Mocking GraphQL with Apollo Server

Mocking GraphQL with Apollo Server

Thanks to mocking, UI development can begin before the backend is fully functional. The UI can be tested without having to wait for lengthy database operations or maintaining a full-fledged GraphQL server.

There are a number of community-built tools, such as graphql-tools, graphql-faker, and Apollo Server's in-built mocking feature, that make it simple to simulate user interactions with a GraphQL API by simulating their queries and schema.

In order to test our resolvers before actually implementing them, let's use Apollo Server's mocking feature to simulate GraphQL requests.

Head to the src/index.ts file and simply add mocks: true to Apollo Server, as follows:

const server : ApolloServer = new ApolloServer({schema , mocks: true}); 

The mocking functionality built into Apollo Server is simplistic. A value of the same type as the associated field is simply returned based on the type definitions. Please enter the following query into Apollo Studio:

query { 
    id name email postsCount 

    id text postBy { id name } commentsCount 
    latestComment { id comment }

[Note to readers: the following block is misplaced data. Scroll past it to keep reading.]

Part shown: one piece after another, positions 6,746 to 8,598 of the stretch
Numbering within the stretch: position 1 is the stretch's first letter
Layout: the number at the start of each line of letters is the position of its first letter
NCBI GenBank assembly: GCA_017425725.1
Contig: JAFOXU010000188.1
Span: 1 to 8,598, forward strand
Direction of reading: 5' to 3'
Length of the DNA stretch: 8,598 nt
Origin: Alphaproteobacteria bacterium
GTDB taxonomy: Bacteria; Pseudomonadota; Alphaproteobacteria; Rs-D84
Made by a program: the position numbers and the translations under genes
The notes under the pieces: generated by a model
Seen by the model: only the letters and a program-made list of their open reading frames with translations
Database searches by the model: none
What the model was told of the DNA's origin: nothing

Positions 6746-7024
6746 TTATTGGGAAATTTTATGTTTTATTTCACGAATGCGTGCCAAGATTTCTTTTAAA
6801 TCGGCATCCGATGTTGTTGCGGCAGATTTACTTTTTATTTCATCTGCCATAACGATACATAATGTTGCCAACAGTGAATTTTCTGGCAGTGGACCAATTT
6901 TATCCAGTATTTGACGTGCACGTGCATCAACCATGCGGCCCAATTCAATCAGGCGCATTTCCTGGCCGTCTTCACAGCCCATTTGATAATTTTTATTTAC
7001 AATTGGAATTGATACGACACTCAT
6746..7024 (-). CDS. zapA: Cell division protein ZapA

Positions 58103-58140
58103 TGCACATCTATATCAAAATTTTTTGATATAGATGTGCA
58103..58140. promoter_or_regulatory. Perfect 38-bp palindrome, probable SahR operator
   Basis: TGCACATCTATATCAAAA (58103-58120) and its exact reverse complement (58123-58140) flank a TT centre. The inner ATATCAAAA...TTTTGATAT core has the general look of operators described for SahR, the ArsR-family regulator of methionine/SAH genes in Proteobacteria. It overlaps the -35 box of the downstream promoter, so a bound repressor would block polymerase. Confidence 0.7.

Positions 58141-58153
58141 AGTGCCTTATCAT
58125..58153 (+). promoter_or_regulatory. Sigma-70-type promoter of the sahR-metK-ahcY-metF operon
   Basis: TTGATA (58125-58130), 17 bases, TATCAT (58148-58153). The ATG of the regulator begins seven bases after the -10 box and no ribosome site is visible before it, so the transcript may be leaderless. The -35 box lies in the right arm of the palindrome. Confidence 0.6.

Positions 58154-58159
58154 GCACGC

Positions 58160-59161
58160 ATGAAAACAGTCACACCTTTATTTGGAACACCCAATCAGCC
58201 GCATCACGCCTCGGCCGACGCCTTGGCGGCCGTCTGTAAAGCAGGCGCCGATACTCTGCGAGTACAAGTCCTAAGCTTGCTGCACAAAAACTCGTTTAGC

This shows that the default behavior for queries that are supposed to return a list of values is to return only two values, and that the value Hello World is returned for every field that accepts strings. This gives the results the right general shape, but it's not at all realistic. The good news is that we can use tools like casual, a fake data generator for JavaScript, to return more realistic and random values from GraphQL queries before implementing the necessary resolvers, in conjunction with Apollo Server.

Since the frontend developer can interact with the GraphQL API and retrieve the generated data without waiting for the backend developer to implement the resolvers, the frontend developer can begin building the frontend immediately. One problem that may arise is that our mocked API does not properly link entries that should be linked in a real-world scenario.

In the next article, we'll see how to configure CORS in our backend to allow our frontend development server (Angular CLI) to connect with our API without getting blocked by the Same Origin Policy in web browsers.

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